UNIVERSITY of GLASGOW

The Corresponence of James McNeil Whistler
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Documents associated with: theatre, play
Record 7 of 30

System Number: 09294
Date: [27 May 1885][1]
Author: JW
Place: [London]
Recipient: Henry Irving[2]
Place: [London]
Call Number: [Published][3]
Document Type: PLc


My dear Irving,

I am greatly distressed at having been prevented at the last moment from seeing you again in your triumph[4] of this evening. I must come very soon - and also I want so much to talk to you. It is hopeless calling for I never find you - I have tried before now. Meanwhile do look in some afternoon directly at the "Society[5] of British Artists", Suffolk Street - and see my picture[6] of Sarasate - and let that show you what I meant your portrait[7] to be and then arrange with me for a day or two at my new studio.

It is ridiculous that Irving should not be painted - and who else shall paint him!

Always,

[butterfly signature]


This document is protected by copyright.


Notes:

1.  [27 May 1885]
After 27 May 1885 (see below, reference to the play Olivia). Also dated from references to the Society of British Artists, YMSM 187 and YMSM 315 (see also below).

2.  Henry Irving
John Henry Brodribb alias Henry Irving (1838-1905), actor, Director and manager of the Lyceum Theatre [more]. Irving owned Green and silver - Parc Monceau, Paris (M.1013).

3.  [Published]
Source of original unknown. Published in Irving, Lawrence, Henry Irving: the Actor and his World, London, [1951], p. 274 (with letter dated there as April 1876).

4.  triumph
Irving had returned to London from an American tour in mid April. This may be a reference to Olivia, an adaptation by William Gorman Wills (1828-1891), playwright and painter [more], of Goldsmith, Oliver, The Vicar of Wakefield, (1766). It opened on 27 May 1885 with Irving in the character of Dr Primrose and Ellen Terry (1847-1928), actress [more], as Margaret, and ran for one hundred and thirty-five performances.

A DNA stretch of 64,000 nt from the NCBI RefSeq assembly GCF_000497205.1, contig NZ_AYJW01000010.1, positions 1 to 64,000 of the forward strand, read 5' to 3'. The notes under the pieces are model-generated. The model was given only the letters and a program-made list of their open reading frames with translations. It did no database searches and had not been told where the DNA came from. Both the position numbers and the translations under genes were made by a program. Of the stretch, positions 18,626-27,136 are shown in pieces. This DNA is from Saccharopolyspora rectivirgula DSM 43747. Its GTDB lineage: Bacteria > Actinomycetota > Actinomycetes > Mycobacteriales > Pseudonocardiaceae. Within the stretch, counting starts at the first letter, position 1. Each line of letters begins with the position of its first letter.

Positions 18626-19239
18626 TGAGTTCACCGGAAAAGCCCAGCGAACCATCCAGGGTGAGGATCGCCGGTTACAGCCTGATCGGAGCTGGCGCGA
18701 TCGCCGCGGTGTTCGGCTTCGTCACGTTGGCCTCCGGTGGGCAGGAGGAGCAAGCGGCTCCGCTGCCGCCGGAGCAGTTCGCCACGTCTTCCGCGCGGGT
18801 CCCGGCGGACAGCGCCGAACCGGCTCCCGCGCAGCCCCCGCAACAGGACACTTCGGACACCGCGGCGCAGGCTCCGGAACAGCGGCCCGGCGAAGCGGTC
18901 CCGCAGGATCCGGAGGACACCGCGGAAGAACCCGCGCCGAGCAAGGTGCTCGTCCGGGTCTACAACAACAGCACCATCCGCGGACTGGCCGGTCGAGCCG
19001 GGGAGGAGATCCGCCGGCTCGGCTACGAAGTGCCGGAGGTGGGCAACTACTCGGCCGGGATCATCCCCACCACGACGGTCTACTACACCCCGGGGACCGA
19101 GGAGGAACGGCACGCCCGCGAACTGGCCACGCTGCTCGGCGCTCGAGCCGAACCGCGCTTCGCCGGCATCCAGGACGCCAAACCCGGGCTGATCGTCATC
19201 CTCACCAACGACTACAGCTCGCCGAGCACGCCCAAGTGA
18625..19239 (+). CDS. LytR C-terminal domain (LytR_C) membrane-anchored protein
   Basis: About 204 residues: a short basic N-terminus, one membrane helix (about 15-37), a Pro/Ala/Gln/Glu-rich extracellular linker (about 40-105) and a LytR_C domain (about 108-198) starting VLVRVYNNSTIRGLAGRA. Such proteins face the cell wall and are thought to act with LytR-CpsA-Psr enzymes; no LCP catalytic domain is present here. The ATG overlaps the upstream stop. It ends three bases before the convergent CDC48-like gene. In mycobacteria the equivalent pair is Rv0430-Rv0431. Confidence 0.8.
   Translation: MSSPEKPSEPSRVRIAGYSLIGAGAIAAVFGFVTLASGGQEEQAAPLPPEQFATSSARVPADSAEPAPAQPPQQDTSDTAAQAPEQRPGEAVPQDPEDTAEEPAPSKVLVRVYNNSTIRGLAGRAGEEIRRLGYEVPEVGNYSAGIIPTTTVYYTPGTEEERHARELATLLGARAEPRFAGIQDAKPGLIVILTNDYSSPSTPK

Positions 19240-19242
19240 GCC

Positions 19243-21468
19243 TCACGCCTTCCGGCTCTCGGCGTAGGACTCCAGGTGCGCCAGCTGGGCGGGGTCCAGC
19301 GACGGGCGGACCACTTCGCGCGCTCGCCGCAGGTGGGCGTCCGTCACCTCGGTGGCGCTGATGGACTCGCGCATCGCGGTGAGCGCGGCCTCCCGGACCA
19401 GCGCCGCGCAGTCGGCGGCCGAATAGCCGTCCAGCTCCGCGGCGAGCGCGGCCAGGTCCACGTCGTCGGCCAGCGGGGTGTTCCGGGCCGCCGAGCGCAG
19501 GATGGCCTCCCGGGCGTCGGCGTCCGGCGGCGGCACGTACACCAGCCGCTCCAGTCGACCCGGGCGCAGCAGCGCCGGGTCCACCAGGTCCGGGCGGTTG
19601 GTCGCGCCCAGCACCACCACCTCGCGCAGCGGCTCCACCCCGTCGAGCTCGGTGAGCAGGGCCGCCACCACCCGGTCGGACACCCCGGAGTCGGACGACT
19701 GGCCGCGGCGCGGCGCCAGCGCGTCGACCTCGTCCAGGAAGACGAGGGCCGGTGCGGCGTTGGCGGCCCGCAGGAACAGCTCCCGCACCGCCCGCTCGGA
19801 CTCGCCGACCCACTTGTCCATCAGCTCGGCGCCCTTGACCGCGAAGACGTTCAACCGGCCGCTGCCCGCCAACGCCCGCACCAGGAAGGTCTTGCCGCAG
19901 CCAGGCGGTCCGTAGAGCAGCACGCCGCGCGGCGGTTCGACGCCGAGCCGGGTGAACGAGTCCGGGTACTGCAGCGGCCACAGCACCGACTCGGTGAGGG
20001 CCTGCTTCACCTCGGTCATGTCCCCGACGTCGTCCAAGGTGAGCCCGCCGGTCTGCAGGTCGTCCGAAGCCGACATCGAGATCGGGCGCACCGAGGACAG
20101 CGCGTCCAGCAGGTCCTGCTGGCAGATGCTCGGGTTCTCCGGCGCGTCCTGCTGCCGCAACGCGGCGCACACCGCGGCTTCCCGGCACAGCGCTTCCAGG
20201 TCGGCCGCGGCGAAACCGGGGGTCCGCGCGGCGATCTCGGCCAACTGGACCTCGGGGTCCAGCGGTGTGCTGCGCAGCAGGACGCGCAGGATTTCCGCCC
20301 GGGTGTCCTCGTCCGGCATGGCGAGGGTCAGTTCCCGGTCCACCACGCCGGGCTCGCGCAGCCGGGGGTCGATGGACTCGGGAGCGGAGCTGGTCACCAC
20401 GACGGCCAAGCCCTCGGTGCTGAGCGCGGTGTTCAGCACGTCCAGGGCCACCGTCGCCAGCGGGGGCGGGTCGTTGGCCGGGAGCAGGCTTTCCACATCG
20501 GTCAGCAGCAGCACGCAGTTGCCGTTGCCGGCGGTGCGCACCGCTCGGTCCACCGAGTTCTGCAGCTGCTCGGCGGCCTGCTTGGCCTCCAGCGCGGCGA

5.  Society
62nd Annual Exhibition, SBA, London, 1885. Alan Summerly Cole (1846-1934), textile expert and museum official [more], attended a private view on 18 April (see diary entry, 18 April, #13132).

6.  picture
Arrangement in Black: Portrait of Señor Pablo de Sarasate (YMSM 315). Pablo de Sarasate y Navascues (1844-1908), violinist [more], was a celebrated musical figure in late nineteenth century Europe and first played in London in 1874. His portrait was exhibited at the Society (cat. no. 350) alongside seven other works including Note in Grey: Holland (YMSM 299) (cat. no. 234). See also related works including Sketch of 'Arrangement in Black: Portrait of Señor Pablo de Sarasate' (M.998), Sketch of 'Arrangement in Black: Portrait of Señor Pablo de Sarasate' (M.999), and Portrait of Pablo de Sarasate (M.1000).

7.  portrait
This could be Arrangement in Black, No. 3: Sir Henry Irving as Philip II of Spain (YMSM 187), painted in 1876, but JW may have wished to work on a second portrait of Irving. Alternatively, as YMSM 187 was recorded as being in JW's studio in 1884, (see Blanche, Jacques-Emile, 'James McNeill Whistler,' Renaissance Latine, June 1905, pp. 353-78, p. 358), he may have hoped to do some more work on it. However, according to Roof, Katherine Metcalf, The Life and Art of William Merritt Chase, New York, 1917, pp. 143-44, it was with Henry Graves (1806-1892), print dealer and founder of H. Graves and Co. [more], where Charles Augustus ('Owl') Howell (1840? - d.1890), entrepreneur [more], had placed it as security for a loan after JW's lawsuit against John Ruskin (1819-1900), critic, social reformer and artist [more], in November 1878. According to Pennell, Elizabeth Robins, and Joseph Pennell, The Life of James McNeill Whistler, 2 vols, London and Philadelphia, 1908, 1, p. 297, Graves finally sold it to Irving for £100 in c. 1881.